Graham and Cook (1984) studied the effects of PB on multiple psychomotor parameters (see earlier discussions of neuromuscular effects and behavioral and cognitive function) as well as visual performance in 24 healthy male volunteers. In a double-blind, placebo-controlled, crossover study comparing 5 days of treatment with 30 mg of oral PB or placebo three times daily, investigators tested a number of visual function parameters, including spatial resolution by contrast sensitivity; neural transit time by steady-state visual evoked response; visual acuity by Snellen eye chart; and depth perception by biopter test. Testing was performed on days 4 and 5 of treatment and again 3 days after cessation of treatment. Interestingly, on days 4 and 5, subjects receiving PB had significant improvement in tests of depth perception compared to subjects on placebo. No significant drug-related effect on stationary visual acuity, contrast sensitivity, or stereopsis was noted. The drug regimen produced the expected level of inhibition of plasma ChE. However large differences between individuals in inhibition (range = −21.7 to +8.3 percent) were observed. Regression analyses were performed to determine the relationship between individual differences in ChE inhibition and study variables. These analyses indicated that as the level of enzyme inhibition increased, performance on tests of visual acuity decreased while depth perception improved.
Borland and colleagues (1985) investigated the effect of 3 days of oral PB at 30 mg every 8 hours on visual function and visual–motor coordination. Four healthy men between the ages of 19 and 27 participated in this double-blind, placebo-controlled, crossover study. After PB treatment, the mean critical flicker fusion threshold was significantly raised, an improvement in performance compared to that of subjects on placebo. PB-treated subjects performed dynamic visual acuity tasks with fewer missed responses than those on placebo. Visual– motor coordination was impaired with PB. No effect of PB was seen on pupillary diameter, static visual acuity, macular threshold, or kinetic perimetry. The authors suggest that the mild but statistically significant improvement in some visual performance tests was due to an increase in the level of arousal caused by increased stimulation of CNS cholinoceptive sites. The mild decrease in visual–motor coordination was attributed to either the peripheral anticholinesterase activity of the drug or a direct nicotinic action on the neuromuscular junction.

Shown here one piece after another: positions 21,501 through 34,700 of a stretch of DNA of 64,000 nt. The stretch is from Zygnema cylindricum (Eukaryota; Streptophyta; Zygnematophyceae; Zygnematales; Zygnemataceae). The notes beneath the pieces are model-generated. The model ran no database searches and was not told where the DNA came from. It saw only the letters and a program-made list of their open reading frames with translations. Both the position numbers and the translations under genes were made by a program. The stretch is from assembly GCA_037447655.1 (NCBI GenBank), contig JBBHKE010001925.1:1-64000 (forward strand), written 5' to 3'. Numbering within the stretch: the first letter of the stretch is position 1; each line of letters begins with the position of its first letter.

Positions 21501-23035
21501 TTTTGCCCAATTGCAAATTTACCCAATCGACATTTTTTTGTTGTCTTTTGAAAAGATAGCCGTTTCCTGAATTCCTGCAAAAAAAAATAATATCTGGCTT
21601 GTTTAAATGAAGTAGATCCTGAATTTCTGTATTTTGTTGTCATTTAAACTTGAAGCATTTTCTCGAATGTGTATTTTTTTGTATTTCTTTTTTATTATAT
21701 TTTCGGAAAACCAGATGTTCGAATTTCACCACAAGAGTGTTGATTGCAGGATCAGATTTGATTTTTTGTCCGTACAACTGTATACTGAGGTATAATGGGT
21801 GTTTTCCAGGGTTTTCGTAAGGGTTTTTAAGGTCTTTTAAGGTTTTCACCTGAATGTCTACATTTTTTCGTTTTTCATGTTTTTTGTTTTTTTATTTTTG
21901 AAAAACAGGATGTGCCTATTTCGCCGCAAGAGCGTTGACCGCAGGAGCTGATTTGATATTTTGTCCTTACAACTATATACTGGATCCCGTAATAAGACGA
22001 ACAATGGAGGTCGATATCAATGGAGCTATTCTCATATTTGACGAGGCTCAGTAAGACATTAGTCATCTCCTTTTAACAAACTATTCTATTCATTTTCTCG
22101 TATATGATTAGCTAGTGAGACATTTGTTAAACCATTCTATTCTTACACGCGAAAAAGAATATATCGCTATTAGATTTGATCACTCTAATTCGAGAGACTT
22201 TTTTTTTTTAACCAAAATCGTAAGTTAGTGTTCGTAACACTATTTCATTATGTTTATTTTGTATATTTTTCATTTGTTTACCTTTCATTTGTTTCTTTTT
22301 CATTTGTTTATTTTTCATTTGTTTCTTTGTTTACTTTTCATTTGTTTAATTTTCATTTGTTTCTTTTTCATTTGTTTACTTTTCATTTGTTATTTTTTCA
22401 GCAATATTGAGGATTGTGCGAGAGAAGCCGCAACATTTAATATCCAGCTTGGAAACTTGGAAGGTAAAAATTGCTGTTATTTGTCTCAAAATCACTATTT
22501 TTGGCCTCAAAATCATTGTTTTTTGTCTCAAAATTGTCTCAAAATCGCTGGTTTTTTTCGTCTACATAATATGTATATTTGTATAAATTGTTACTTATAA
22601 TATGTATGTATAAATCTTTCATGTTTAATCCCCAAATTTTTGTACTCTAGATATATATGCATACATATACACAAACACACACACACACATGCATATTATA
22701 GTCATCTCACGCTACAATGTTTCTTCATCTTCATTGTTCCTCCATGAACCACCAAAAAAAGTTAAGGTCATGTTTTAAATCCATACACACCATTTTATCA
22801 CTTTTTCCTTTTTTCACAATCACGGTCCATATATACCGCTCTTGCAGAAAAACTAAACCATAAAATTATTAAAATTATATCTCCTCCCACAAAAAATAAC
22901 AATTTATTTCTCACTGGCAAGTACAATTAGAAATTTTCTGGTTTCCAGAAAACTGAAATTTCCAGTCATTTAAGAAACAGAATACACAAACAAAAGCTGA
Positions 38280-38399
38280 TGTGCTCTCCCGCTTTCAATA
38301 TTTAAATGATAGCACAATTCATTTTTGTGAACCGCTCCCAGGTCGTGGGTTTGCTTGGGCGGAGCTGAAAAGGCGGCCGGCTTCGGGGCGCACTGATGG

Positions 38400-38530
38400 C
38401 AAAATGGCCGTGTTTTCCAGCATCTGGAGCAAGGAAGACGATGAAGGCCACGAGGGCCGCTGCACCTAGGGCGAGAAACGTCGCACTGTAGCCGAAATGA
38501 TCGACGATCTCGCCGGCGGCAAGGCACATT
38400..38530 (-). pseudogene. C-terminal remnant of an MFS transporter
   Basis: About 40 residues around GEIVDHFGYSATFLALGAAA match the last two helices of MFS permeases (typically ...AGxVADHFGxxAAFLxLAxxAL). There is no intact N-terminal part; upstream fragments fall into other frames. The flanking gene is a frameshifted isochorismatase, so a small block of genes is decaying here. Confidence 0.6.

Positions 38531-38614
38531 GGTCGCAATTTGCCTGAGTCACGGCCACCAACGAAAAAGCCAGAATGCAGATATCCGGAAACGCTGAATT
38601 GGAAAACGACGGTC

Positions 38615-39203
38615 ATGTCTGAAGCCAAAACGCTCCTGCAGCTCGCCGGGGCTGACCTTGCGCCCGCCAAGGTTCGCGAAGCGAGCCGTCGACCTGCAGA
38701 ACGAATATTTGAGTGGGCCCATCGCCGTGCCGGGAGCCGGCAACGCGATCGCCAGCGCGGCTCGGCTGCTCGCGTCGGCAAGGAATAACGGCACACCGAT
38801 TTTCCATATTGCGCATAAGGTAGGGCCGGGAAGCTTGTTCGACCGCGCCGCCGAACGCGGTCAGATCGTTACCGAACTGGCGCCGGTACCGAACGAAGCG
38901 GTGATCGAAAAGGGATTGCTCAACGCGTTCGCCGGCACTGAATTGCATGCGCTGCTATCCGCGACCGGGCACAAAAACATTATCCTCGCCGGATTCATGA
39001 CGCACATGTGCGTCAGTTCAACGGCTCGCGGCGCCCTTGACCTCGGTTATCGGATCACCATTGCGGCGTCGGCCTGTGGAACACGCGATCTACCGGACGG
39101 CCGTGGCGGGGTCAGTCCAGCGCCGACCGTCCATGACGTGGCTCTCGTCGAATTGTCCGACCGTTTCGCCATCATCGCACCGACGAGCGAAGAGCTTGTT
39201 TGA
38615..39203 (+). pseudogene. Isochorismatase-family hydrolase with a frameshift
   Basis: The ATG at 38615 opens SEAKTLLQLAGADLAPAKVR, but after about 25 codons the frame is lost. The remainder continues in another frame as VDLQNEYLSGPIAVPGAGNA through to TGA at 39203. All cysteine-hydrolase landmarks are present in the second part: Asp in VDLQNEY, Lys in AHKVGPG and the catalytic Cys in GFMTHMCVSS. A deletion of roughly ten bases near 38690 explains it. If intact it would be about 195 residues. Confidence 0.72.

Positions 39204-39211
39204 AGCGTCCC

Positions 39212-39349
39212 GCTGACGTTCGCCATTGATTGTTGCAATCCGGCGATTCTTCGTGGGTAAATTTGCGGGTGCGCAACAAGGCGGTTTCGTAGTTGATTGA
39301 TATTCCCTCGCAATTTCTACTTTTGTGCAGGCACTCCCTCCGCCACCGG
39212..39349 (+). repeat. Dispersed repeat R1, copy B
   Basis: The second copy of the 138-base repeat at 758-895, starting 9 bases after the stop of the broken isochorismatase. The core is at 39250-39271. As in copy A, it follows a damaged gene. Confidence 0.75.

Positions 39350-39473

Also using a placebo-controlled, double-blind, crossover design, Kay and Morrison (1988) studied the effects on vision of a single 60-mg oral dose of PB in 14 male volunteers 18–40 years of age. In the first of a two-part experiment, contrast sensitivity to stationary oscilloscope-generated gratings showed a small but significant increase of 7 percent, which was attributed to a small reduction in pupillary diameter. Secondly, contrast sensitivity to laser interference fringes was tested, and with this method, which bypasses the optic media, no effect of PB was found. The authors concluded that PB could be used as a pretreatment for chemical warfare agents without a deleterious effect on stationary visual function.